Competitors have moved away from simply making clones of the Intel processors. They are currently designing their own processors with unique features:
- NextGen Nx586
- AMD AmSx86
- Cyrix 6x86
- IBM 6x86
RISC (Reduced Instruction Set Computing)
Until recently, all the Intel processors had been based on a CISC (complex instruction set computing) architecture. Processors based on RISC (reduced instruction set computing) have been used in high-powered machines since the mid-1980s. Intel has produced its own version of a RISC-based processor that uses a much smaller and simpler set of instructions, greatly enhancing the speed of the processor.
Intel made CPU selection even more complex with the introduction of the Pentium Pro, offering varied features, in different models, of the Pentium design. This processor was aimed at a 32-bit server and workstation-level applications such as computer-aided design (CAD), mechanical engineering, and advanced scientific computation. The Pentium Pro was packaged with a second speed-enhancing cache memory chip, and boasted 5.5 million transistors. First available in November, 1995, it incorporated an internal RISC architecture with a CISC-RISC translator, three-way superscalar execution, and dynamic execution. While compatible with all the previous software for the Intel line, the Pentium Pro is optimized to run 32-bit software. Its pin structure and mount differ from the basic Pentium, requiring a special ZIF socket. Some motherboards have sockets for both Pentium and Pentium Pro, but most machines use motherboards designed for one or the other. The package was a 2.46-inch by 2.66-inch 387-pin PGA configuration to house a Pentium Pro processor core and an on-board L2 cache. Although mounted on one PGA device, they are two ICs. A single, gold-plated copper/tungsten heat spreader gives them the appearance of a single chip.
The main CPU and 16-KB first-level (L1) cache consist of 5.5 million transistors; the second chip is a 256- or 512-KB second-level (L2) cache with 15 million transistors. A 133-MHz Pentium Pro processes data about twice as fast as a 100-MHz Pentium.
One reason for the better performance is a technology called dynamic execution. Before processing, the data flow is analyzed and sequenced for optimal execution. Then the system looks ahead in the program process and predicts where the next branch or group of instructions can be found in memory, then processes up to five instructions before they are needed. By using a technique known as data-flow analysis, the Pentium Pro can determine dependencies between data items so they can be processed as soon as their inputs are available, regardless of the program's order.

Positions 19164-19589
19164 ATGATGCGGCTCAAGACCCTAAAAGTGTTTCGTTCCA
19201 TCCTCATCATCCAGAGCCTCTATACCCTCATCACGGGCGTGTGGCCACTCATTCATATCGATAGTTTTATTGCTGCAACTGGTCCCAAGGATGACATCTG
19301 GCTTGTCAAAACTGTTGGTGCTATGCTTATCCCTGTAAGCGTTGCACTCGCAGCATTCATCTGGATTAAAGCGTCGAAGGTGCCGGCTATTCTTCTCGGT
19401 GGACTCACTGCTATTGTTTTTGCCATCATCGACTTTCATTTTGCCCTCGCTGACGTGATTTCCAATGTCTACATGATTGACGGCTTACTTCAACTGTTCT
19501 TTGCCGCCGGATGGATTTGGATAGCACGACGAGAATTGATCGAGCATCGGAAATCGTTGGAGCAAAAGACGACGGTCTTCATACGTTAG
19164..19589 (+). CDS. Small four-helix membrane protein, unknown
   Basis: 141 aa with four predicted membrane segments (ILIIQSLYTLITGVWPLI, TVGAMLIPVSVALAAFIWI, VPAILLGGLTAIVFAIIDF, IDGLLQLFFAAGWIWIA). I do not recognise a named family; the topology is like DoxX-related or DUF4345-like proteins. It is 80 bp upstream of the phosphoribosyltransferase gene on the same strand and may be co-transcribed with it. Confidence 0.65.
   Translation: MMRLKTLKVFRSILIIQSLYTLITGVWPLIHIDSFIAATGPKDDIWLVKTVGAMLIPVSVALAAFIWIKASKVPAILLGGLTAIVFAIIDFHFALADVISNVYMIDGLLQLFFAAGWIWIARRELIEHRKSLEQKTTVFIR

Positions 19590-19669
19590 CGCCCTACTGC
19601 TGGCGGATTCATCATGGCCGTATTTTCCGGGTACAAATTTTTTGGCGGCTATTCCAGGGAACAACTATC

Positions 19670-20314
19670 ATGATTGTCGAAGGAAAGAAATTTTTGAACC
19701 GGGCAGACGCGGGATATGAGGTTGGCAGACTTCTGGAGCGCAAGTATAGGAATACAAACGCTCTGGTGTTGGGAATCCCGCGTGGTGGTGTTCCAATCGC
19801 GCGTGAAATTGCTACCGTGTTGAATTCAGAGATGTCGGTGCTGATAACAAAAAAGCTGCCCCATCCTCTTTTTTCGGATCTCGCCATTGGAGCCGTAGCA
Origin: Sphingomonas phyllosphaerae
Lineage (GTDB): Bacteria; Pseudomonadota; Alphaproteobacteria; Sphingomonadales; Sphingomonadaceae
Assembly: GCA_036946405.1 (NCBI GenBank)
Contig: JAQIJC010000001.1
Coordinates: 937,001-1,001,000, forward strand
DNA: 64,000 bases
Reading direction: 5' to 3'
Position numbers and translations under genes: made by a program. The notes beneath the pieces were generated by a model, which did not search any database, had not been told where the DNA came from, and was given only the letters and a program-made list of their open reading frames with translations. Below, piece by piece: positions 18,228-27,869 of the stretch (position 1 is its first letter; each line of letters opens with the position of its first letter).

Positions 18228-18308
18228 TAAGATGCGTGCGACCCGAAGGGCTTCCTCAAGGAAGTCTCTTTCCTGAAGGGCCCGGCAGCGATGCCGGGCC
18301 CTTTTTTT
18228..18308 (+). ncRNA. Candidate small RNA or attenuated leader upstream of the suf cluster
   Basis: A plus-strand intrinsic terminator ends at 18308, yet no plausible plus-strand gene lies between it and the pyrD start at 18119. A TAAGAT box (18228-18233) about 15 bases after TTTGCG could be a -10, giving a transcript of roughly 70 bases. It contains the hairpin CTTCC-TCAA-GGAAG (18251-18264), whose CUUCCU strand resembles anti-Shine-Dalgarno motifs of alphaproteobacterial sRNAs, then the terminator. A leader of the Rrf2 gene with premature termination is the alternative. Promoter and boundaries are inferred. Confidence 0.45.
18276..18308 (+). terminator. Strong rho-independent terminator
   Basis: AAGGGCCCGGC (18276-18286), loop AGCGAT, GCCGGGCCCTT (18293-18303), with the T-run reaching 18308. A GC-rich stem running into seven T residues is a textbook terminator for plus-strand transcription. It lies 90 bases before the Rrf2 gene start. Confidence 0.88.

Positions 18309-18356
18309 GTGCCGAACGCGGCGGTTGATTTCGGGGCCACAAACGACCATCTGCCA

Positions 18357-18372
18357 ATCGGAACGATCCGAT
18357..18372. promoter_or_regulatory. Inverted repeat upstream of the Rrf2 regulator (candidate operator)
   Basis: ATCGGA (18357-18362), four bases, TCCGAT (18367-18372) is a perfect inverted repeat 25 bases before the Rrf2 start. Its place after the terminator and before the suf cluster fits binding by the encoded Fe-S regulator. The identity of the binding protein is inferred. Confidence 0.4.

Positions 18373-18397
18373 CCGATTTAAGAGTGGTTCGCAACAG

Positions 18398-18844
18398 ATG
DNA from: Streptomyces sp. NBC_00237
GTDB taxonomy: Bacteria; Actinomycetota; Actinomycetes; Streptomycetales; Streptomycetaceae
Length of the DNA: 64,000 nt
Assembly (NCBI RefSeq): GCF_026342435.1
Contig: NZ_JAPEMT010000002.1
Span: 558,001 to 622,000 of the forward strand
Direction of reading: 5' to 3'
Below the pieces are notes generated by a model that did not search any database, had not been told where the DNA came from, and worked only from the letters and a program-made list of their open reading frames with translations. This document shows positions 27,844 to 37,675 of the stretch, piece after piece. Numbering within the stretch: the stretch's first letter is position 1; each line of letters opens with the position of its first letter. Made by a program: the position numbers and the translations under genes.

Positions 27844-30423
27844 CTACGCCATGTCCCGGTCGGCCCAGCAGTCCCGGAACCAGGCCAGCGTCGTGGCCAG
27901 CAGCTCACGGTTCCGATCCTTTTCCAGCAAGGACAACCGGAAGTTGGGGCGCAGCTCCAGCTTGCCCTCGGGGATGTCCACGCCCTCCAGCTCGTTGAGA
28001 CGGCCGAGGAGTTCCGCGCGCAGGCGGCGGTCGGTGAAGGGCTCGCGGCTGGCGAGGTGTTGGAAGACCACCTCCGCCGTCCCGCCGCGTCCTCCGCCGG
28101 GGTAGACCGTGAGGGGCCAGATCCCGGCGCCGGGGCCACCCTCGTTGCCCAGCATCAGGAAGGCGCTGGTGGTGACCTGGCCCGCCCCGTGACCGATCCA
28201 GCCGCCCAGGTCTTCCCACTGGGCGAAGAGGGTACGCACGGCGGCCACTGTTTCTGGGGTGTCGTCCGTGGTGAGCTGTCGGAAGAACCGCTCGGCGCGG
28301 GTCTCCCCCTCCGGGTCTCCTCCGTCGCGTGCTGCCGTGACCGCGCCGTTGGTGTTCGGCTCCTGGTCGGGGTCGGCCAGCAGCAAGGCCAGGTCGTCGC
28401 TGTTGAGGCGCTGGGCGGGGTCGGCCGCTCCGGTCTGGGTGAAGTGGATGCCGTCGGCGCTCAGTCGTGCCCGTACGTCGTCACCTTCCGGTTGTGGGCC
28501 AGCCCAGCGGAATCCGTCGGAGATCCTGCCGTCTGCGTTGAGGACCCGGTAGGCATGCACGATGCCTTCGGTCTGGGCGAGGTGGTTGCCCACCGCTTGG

Soon, more choices were on the way. About the time the 166-MHz Pentiums shipped, Intel introduced MMX (multimedia extension) technology, designed to enhance performance of data-hungry applications like graphics and games. With larger data and code caches, Pentiums with MMX technology can run non-MMX-enhanced software approximately 10 to 20 percent faster than a non-MMX CPU with the same clock speed.
To reap the full benefits of the new processor, MMX-enhanced software makes use of 57 special multimedia instructions. These new MMX operators use a technology called single instruction multiple data (SIMD) stream processing. SIMD allows different processing elements to perform the same operations on different data-a central controller broadcasts the instruction to all processing elements in the same way that a drill sergeant would tell a whole platoon to "about face," rather than instruct each soldier individually.
The MMX chips also take advantage of dynamic branch prediction using the branch target buffer (BTB) to predict the most likely set of instructions to be executed.
The MMX Pentium processor is also more compatible with older 16-bit software than is the Pentium Pro; consequently, it soon doomed the Pro to the backwaters of PC computing. All later versions of the Pentium have incorporated some variation of MMX and improved on it. The original Pentium desktop line ended with the 233-MHz MMX release in June of 1997.